In a clinical setting, CYP2D6 metabolic status can be determined from the patients phenotype or genotype. An appropriate drug regimen that takes into account CYP2D6 activity can then be prescribed.1 For phenotyping, a CYP2D6-specific probe substrate is administered to a patient, and the ratio of unchanged drug to metabolite is measured by a method such as high-performance liquid chromatography or gas chromatography.4 Although this is the traditional method for determining metabolic status, it has several disadvantages, including lengthy assay times, intra-individual variability, and possible differences in the rate of metabolism of the probe substrate versus the actual drug.1 For the genotyping method, the SNPs are characterized at one or more loci within the CYP2D6. The SNP genotype provides an accurate and reliable prediction of CYP2D6 activity.5 The genotyping method is preferred because it has short assay times, has lower intra-individual variability, and requires a very small amount of patient sample for DNA isolation.1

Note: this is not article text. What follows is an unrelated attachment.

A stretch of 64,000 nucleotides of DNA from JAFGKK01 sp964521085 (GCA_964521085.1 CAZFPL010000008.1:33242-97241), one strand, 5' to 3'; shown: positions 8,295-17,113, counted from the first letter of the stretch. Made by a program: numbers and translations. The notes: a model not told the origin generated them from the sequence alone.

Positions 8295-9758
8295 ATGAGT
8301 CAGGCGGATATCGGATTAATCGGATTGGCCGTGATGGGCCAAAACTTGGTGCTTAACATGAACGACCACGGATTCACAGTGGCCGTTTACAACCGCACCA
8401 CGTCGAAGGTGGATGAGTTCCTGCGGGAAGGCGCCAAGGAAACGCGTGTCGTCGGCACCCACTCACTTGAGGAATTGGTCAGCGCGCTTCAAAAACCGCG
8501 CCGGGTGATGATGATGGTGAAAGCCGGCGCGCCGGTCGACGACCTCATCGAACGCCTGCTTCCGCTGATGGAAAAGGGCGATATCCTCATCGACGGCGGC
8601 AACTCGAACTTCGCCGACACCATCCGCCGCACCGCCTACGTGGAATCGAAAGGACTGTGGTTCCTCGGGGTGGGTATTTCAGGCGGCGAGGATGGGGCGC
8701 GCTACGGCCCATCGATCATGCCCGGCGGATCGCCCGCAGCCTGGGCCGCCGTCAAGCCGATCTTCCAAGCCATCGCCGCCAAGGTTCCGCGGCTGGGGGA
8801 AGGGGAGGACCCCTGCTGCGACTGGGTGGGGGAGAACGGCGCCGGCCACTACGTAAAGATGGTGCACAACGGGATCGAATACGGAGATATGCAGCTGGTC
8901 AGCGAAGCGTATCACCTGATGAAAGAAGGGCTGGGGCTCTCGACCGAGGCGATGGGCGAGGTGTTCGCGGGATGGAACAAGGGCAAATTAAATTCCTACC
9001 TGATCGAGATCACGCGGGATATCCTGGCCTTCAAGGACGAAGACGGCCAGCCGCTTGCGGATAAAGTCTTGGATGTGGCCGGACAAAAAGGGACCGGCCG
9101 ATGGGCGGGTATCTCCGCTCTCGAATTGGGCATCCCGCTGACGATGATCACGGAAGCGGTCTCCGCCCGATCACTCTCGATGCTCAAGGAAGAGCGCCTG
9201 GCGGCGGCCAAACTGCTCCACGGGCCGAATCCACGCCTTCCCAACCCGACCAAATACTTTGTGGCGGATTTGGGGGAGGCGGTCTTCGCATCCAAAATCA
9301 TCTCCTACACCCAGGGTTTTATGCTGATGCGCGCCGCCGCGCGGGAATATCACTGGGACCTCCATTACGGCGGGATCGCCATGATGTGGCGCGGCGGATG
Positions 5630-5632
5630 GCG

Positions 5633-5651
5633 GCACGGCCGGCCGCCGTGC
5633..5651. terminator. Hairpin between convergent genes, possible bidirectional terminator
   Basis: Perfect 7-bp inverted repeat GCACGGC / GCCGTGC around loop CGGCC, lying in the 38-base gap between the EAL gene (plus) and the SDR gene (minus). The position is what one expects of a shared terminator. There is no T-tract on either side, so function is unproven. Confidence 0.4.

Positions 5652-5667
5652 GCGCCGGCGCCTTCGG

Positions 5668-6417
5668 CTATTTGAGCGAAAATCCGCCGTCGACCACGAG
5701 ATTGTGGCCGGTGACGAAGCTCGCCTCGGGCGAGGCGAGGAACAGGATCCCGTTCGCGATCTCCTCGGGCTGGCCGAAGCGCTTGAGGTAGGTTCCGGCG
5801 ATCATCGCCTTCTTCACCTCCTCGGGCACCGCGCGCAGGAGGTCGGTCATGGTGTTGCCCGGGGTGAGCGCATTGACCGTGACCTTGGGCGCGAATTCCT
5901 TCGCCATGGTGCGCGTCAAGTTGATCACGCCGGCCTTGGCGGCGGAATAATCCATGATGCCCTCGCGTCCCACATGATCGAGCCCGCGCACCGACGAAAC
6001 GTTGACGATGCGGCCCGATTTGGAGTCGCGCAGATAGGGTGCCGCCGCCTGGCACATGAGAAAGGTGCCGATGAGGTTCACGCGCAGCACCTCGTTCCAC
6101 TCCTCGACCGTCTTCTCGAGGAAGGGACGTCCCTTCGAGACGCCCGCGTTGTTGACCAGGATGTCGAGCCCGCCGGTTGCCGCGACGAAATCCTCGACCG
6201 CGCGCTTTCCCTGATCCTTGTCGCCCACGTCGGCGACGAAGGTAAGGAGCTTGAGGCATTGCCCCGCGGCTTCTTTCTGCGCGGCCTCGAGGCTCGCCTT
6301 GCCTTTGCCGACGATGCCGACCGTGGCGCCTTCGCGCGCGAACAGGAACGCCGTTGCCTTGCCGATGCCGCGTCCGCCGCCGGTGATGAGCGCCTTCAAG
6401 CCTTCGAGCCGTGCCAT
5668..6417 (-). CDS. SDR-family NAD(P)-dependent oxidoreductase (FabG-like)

In this Application Note, we use a two-color real-time qPCR protocol on the DNA Engine Opticon 2 fluorescence detection system to genotype one of the CYP2D6 SNPs that contains the *4 allele, in DNA from 211 patients. The *4 allele is a SNP at position 1934 (GenBank Accession #M33388), where a variant A nucleotide replaces the wild-type G nucleotide. Our assay was able to identify several individuals homozygous for the variant A allele who would be poor metabolizers of many clinical drugs.5

Materials and Methods
The Human CYP2D6*4 Allelic Discrimination Kit (4312555) and the TaqMan 2X Universal PC R Master Mix (4304437) were obtained from Applied Biosystems. The genotypes of the following DNA templates were analyzed: Control DNA for Allele 1 (G) and Allele 2 (A), a mixed control DNA that contained equal amounts of Allele 1 and 2, and 211 human DNA samples. DNA was isolated from patient blood samples by MaximBio (So. San Francisco, CA) using their genomic DNA isolation kit (EXT-0001). Reaction components were assembled in Hard-Shell microplates with white wells and white skirts (MJ Research, HSP-9655), and sealed with ultra-clear strip caps (MJ Research, TCS-0803). Volumes of individual components are shown in Table 1.